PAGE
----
She gasps, sobs, steps forward, and stoops to give her lifelong companion a final kiss on each cheek. 

“Your wife, your children, and your grandchildren will be taken care of,” Tania says. “You got them to Madrath?” she finishes with a squeak and then collapses, bawling into the arms of her majordomo.

Emilio embraces Tania, patting her slim, bony back through her flimsy silken cloak. “Yes, Your Highness, I sent them away when you revealed your plan to me. If they don’t hear from me by the end of the day, they’re to start shopping for estates.”

The sweating, cursing soldiers battle up the stairs, flight after flight, squeezing past the slow-moving evacuees who clog both the north and south stairwells. Burdened by their armor and their heavy weapons, the troopers abandon all pretense of stealth.

“Your prep school classmate Dame Giulia Russo managed to miniaturize your entire remaining wardrobe from your townhouse in Eoisle,” Emilio says, trying to lighten the somber mood. “When you touch the first tiny item in the suitcase, the dweomer will explosively fail, she said. You’ll need to purchase several dozen more suitcases.”

“Bless her!” Tania sobs. She steps back, her hand on her forehead. “Will I even be able to pick it up?”

“It’s light as a feather,” he says. “After all, I carried up 64 flights of stairs.”

Tania shakes her head, trying to laugh but merely manages a sobbing mockery of mirth. “What will I do without you, Old Man?” she says.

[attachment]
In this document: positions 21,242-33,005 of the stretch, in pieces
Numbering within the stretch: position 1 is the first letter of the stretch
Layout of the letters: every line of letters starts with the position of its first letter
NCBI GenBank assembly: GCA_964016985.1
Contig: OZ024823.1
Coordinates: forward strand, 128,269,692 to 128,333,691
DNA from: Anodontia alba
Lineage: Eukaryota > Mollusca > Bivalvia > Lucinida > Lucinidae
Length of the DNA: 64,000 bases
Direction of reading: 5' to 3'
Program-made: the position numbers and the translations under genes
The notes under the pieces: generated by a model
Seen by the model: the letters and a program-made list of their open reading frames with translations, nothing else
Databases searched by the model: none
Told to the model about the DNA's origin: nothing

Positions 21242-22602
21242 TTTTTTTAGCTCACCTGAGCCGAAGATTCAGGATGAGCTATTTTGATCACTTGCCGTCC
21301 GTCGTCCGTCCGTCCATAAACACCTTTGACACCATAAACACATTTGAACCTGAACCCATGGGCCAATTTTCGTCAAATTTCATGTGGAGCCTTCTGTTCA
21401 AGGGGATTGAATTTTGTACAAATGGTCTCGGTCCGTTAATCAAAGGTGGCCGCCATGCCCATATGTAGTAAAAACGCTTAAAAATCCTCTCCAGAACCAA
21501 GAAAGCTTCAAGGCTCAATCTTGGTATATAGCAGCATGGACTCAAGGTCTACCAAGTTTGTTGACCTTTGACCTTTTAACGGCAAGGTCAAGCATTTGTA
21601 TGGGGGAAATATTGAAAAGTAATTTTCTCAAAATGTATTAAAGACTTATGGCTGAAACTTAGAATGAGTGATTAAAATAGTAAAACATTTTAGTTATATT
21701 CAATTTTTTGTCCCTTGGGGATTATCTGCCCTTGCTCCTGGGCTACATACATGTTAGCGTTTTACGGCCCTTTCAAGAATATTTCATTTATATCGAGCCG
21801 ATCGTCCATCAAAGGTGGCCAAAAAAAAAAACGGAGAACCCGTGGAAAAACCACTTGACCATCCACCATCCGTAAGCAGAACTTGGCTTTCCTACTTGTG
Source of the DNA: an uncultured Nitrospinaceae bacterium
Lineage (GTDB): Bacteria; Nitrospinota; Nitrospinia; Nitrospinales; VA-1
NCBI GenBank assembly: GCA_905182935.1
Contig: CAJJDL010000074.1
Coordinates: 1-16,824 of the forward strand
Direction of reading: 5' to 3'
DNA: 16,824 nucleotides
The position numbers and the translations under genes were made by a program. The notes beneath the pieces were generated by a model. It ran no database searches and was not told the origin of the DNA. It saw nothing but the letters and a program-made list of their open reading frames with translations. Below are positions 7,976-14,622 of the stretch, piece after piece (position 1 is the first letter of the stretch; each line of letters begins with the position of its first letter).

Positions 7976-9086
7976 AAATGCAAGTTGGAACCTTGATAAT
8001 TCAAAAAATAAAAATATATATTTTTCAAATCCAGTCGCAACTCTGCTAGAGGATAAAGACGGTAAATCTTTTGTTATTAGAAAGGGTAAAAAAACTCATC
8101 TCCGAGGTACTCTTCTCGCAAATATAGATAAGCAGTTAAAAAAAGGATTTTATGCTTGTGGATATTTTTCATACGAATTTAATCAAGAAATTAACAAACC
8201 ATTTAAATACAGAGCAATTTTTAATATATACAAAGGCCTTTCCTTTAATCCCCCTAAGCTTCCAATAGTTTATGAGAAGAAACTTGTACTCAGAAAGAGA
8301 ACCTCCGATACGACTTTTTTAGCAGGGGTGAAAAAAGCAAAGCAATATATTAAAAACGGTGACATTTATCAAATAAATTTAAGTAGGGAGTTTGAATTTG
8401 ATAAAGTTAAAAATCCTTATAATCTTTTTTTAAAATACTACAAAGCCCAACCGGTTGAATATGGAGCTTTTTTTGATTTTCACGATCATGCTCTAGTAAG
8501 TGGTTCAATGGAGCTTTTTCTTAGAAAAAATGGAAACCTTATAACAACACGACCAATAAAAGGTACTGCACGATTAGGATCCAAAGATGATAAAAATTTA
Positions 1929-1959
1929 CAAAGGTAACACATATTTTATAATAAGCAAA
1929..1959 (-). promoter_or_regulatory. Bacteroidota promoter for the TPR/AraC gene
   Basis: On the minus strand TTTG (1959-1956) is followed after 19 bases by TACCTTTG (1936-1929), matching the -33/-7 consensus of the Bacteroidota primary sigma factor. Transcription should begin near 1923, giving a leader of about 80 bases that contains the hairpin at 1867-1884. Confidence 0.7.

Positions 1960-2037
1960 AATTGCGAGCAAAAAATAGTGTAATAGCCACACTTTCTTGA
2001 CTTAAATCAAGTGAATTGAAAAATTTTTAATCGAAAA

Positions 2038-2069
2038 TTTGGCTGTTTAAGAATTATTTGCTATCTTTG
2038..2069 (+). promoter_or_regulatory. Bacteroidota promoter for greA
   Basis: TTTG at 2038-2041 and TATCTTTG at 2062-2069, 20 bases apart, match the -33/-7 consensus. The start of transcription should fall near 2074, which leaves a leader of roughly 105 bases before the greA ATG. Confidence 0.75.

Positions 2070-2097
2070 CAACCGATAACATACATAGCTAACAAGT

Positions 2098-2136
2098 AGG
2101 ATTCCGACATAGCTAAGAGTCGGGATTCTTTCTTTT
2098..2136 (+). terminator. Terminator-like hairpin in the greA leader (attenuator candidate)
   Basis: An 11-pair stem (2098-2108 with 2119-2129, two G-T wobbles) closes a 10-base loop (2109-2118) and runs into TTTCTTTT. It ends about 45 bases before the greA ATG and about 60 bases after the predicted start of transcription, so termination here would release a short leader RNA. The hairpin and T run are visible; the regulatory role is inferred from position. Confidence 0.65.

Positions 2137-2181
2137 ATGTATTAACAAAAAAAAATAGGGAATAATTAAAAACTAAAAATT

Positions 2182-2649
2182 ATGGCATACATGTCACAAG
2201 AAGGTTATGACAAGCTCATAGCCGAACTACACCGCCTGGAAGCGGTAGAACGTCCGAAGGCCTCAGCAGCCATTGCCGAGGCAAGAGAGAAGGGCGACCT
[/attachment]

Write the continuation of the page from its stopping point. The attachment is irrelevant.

Emilio goes to a knee, takes the Princess’ gloved right hand, and kisses it. “It was an honor to serve, Your Highness. Allow this proud old man one last honor.” He pauses. “I wish it had turned out differently.”

Tania gasps, her breathing deep and her eyes narrowing as she tries to regain her composure. “So do I,” she ruefully replies. 

“Off with you then,” he says. He picks up a black steel handgrip. On top of the handgrip is a red button. Leading from the bottom of the handgrip is a long wire wrapped in braided cloth insulation.

Tania reaches into her purse and pulls out a travel rune. She begins chanting and tracing the rune with her thumb. Amid the dispersing smoke, the smell of ozone begins to rise. She closes her eyes, but the light from behind them shines through her magenta irises, painting pink spots on her pale eyelids. She walks over near the door and picks up the suitcase with her spare hand. The power of the chant builds. She walks towards the breeze, admitted by the open bay window. She looks out over the city of Queen’s Convent one last time.

Just as the first golden motes appear in the air around the Princess, the sound of a splintering door and shuffling boots shatter the silence. Another tear escapes Tania’s eye. A soldier turns the corner, sees her, and takes a wild, aimless shot. The Princess disappears in a puff of green smoke disturbed only by the passing bullet, and the teardrop that hits the floor just Emilio presses the red button.

Tania’s rapid magical transit to the top of the extinct volcanic cone in the middle of Queen’s Convent Bay, a distance of some two miles, lurches to a nauseating halt just three feet in front of an open doorway that leads to the only fold point in Arghentia. 

Sixty-four separate charges trigger in the apartment building she just vacated. The high-rise instantly begins to pancake. One hundred soldiers, a captain, two lieutenants, and Princess Tania’s right-hand man die before the collapsing building disappears in the clouds of billowing gray pulverized concrete.